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Israel’s Killing Rage Will Fuel The  Conflict For 50 years, Warns Ex-UK Defence Secretary

The Israeli government’s “killing rage” in Gaza, which poses a threat to Israel’s      moral and legal authority, will fuel conflict for another 50 years, the former UK defence secretary Ben Wallace has warned.

In an intervention that goes further than any other front-rank British politician in its criticism of Israel’s methods in the war, the senior Conservative MP wrote in the Daily Telegraph: “Going after Hamas is legitimate; obliterating vast swathes of Gaza is not. Using proportionate force is legal, but collective punishment and forced movement of civilians is not.”

He also criticised Israel’s new generation of “bull in a China shop” politicians for “crashing from one crisis to another”.

International pressure on Israel has been growing over the scale of civilian casualties in Gaza. About 19,000 people have been killed in the course of the Israeli offensive, according to health officials in the Hamas-run territory, since the Hamas attack on Israel of 7 October, which killed 1,200 people.

At the weekend the UK foreign secretary, David Cameron, joined his German counterpart in calling for a “sustainable ceasefire” in the territory, adding that “too many civilians have been killed”.

Grant Shapps, the current defence secretary, said the approach would mean “hostages released, rockets stop flowing and there’s actually a political process in place to make sure that we get to the day after”.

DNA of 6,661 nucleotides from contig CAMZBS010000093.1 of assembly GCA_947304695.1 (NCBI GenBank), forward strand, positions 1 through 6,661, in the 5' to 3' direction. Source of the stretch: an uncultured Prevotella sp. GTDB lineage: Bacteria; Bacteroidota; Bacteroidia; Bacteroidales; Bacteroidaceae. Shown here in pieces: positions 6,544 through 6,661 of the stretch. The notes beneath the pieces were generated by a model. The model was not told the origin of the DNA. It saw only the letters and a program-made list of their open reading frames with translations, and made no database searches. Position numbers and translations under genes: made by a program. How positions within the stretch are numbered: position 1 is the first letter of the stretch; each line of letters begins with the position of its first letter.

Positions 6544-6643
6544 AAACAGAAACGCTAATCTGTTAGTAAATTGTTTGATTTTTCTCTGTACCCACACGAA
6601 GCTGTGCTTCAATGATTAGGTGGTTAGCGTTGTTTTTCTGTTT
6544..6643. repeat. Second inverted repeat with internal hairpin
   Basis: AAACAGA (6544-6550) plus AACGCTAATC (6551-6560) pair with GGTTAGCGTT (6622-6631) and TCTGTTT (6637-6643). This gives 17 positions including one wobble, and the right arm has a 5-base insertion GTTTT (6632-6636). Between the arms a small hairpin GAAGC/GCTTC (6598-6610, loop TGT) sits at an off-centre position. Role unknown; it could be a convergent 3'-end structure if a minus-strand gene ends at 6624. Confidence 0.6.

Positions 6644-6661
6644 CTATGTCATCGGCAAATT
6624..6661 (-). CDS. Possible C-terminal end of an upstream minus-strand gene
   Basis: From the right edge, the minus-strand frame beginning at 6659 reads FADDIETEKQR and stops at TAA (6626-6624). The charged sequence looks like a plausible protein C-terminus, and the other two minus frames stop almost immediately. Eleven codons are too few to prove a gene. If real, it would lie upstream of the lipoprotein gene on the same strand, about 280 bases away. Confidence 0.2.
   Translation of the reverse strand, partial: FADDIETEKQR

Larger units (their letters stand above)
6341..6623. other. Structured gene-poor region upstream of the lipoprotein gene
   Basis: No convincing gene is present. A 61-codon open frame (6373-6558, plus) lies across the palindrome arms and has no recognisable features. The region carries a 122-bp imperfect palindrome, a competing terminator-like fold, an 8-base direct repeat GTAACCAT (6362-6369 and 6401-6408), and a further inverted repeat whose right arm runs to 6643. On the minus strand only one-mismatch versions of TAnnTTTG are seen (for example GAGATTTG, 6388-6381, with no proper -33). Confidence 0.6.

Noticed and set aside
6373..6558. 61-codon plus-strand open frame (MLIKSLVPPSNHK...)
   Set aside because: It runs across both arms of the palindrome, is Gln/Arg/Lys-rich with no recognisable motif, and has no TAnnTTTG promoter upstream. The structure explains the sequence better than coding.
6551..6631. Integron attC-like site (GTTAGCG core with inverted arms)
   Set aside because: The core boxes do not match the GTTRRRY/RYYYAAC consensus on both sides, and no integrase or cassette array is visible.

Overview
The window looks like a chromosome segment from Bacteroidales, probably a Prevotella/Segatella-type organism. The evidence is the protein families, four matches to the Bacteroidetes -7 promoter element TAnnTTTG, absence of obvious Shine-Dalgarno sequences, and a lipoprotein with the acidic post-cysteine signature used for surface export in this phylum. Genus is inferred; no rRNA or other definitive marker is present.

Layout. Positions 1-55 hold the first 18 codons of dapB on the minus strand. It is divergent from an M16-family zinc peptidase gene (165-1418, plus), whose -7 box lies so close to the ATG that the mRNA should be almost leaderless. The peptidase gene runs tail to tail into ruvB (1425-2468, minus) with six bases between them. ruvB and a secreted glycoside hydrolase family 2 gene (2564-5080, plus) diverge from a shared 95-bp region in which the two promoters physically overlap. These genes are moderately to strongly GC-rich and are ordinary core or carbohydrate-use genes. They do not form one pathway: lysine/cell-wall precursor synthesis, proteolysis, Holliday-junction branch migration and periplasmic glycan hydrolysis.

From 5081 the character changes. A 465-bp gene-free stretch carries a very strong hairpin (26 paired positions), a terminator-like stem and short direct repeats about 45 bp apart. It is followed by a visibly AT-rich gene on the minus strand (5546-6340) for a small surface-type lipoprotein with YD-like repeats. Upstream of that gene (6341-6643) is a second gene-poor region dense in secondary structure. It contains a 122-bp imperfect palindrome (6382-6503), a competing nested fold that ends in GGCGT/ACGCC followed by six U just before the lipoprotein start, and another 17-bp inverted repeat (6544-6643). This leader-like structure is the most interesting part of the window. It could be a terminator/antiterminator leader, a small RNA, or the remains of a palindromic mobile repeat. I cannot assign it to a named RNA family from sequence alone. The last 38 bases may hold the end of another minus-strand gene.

The US defence secretary, Lloyd Austin, is due to meet the Israeli prime minister, Benjamin Netanyahu, and the defence minister, Yoav Gallant, this week to discuss in detail when and how Israeli forces may carry out a new phase of fighting.

Israel’s ground offensive in Gaza

American officials envision smaller groups of elite forces who would move in and out of population centres in Gaza, conducting more precise, intelligence-driven missions to find and kill Hamas leaders, rescue hostages and destroy tunnels, US officials said.

The UN security council is also due to vote on Monday on a resolution for a durable and sustainable cessation of hostilities. Cameron defined sustainable as one in which Hamas could not mount further attacks on Israel that threatened its security.

In his Telegraph article Wallace was less interested in the timing of a ceasefire than Israel’s tactics.

He wrote: “We are entering a dangerous period now where Israel’s original legal authority of self-defence is being undermined by its own actions. It is making the mistake of losing its moral authority alongside its legal one.

“I am sure that the shame Benjamin Netanyahu feels for not foreseeing the October 7 attacks is deep, especially for someone who presented himself as a security hawk and tough guy. But perhaps that shame is driving him to lose sight of the long term.

“If he thinks a killing rage will rectify matters, then he is very wrong. His methods will not solve the problem. In fact, I believe his tactics will fuel the conflict for another 50 years. His actions are radicalising Muslim youth across the globe.”

He urged Israel to be more patient and to cultivate moderate Palestinian voices.

An Israeli government spokesperson, Eylon Levy, told the BBC Wallace’s choice of words was “unfortunate language” and that Israel was targeting those who carried out the 7 October attack and was putting in place “unprecedented measures to get civilians out of harm’s way”.

Levy said: “What will radicalise a new generation is if the terrorists who burned people alive, and tortured children in front of their parents, and raped Israeli women and girls, literally get away with murder.”


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